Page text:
Category Archives: centrifuge

Centrifuged peas – w/ raw seafood

A quick nod to The Grove for the inspiration for this dish. I’ve been staging there on Saturdays recently. One day I brought some centrifuged pea juice to the restaurant and chef Ben Heaton said it would go really well with raw shrimps. So I decided to do exactly that.

There really is just something special about centrifuged juices. The intensity of flavours and cleanliness of textures are unmatched. Even if the initial ingredient was not at it’s peak, the juices that come out are still incredibly sweet (But of course, you should not use that as an excuse).

There are 2 variations. One with the pea “butter” which I first heard of from the book Modernist cuisine. It is essentially the very tiny amount of fat from peas. The 2nd variation is with the pea juice. I personally prefer the juice variation because of how clean and refreshing the juice is. It’s just a better fit with the raw seafood.

Raw shrimp, scallop, sea urchin – ginger, salmon roe, coconut gel, fennel

Variation 1. The green dollops are the pea butters.



Variation 2. Instead of pea butter I just used the blanched peas for texture. Also, notice how vibrant the colour of the pea juice is.




Purity vs Complexity when components are separated

So, finally after a whirlwind work trip, I’m back. Needless to say, I’m too happy to be in the kitchen lab again. So much work to catch up on, but still found time to do a quick experiment.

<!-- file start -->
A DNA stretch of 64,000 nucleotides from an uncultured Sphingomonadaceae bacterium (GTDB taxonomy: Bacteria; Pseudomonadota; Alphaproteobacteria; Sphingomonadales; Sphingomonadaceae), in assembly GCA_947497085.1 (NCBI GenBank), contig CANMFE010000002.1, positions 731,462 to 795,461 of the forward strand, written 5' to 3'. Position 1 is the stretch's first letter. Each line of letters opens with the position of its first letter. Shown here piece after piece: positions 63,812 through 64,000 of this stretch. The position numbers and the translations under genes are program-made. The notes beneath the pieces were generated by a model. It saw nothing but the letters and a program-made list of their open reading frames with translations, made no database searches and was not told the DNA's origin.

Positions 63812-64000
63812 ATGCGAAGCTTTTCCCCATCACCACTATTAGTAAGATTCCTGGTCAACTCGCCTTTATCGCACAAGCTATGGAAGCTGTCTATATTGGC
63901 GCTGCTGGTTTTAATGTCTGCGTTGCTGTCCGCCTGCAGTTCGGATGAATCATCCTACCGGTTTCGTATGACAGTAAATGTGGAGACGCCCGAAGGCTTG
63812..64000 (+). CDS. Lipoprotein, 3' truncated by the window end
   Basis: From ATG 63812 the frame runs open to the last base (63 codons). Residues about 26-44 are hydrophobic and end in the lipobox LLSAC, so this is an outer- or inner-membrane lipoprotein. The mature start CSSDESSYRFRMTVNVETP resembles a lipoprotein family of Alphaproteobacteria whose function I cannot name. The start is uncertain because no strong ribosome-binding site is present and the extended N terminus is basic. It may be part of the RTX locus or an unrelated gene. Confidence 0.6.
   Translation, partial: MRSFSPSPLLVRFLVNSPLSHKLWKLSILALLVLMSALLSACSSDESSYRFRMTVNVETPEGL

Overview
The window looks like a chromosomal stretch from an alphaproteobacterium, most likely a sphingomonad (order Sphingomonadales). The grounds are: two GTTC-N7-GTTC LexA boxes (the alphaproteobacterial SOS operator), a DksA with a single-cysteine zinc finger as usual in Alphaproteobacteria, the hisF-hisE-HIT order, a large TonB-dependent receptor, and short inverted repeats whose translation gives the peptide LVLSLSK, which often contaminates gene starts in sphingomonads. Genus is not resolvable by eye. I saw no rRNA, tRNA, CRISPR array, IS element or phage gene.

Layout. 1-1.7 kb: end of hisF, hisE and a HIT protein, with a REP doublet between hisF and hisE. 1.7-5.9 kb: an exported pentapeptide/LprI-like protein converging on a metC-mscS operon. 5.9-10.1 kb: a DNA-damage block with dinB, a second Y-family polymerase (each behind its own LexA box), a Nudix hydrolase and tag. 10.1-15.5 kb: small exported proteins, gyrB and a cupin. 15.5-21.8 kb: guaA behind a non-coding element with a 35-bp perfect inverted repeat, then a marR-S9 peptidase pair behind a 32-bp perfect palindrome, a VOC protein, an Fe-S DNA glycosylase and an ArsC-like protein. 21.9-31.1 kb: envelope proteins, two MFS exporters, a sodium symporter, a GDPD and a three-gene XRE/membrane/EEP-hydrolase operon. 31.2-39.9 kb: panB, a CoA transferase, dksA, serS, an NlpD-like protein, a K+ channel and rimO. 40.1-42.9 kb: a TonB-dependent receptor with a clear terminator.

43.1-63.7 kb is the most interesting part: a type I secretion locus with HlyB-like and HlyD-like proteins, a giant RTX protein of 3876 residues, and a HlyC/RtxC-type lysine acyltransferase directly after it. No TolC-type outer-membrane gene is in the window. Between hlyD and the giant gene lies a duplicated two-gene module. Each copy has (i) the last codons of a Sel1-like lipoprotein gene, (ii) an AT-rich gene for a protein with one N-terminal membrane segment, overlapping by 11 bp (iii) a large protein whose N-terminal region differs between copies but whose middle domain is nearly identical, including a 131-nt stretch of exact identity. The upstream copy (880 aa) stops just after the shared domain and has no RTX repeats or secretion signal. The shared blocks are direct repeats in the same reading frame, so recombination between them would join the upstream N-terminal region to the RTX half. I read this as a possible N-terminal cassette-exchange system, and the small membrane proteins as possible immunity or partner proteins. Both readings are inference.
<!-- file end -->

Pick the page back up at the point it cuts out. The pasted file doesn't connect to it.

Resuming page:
Few years ago I dined at Auberge du Pommier and one of the courses served was, from what I recall, a mushroom soup served in a coffee cup. It was quite delicious. I thought hey, why not take the coffee and mushroom theme a little further. So I did, and here is where the thought of purity vs complexity came into play.

I did two trials. On the first one the mushrooms were seared for flavour, then mixed with coffee and more water. The 2nd trial was with simply making mushroom stock, and mixing the stock with a 3:1 ratio of stock to coffee. In both trials, everything was pureed to increase flavour infusion, then putting them through the centrifuge to remove the solids. At first I thought the trial with the seared mushrooms would be more delicious. However, it was quite the opposite. The batch with the seared mushrooms tasted almost awful, while the simpler one was delicious, had a pure mushroom flavour with a hint of coffee.

This is my theory for why I got those results. By removing the solids, all you are left with are the flavour compounds in liquid, which has a much stronger, faster flavour release. So you ONLY have the flavour compounds; nothing to mask/complement/ balance that seared mushroom flavour other than other flavour compounds. Because of this, the bitterness from the searing process really comes out. Remember also that I had some of the mushrooms before I pureed them, and they tasted amazing.

I suppose this theory also ties in with other experiments that involve extracting/isolating flavour. Rosemary essence from the rotary evaporator, for example, smells very close to Vicks Vapor Rub. Basil essence tastes like licorice, and it makes sense since its the same flavour compound found in both.

I could go on and on, but I’ll keep it till here and end it with a photo of the non-seared mushroom “cappuccino”. There is no dairy in this. The foam was made using a $5,000 non-dairy coffee frother, aka the SonicPrep. That is one of the things I found the SonicPrep to do really well, haha!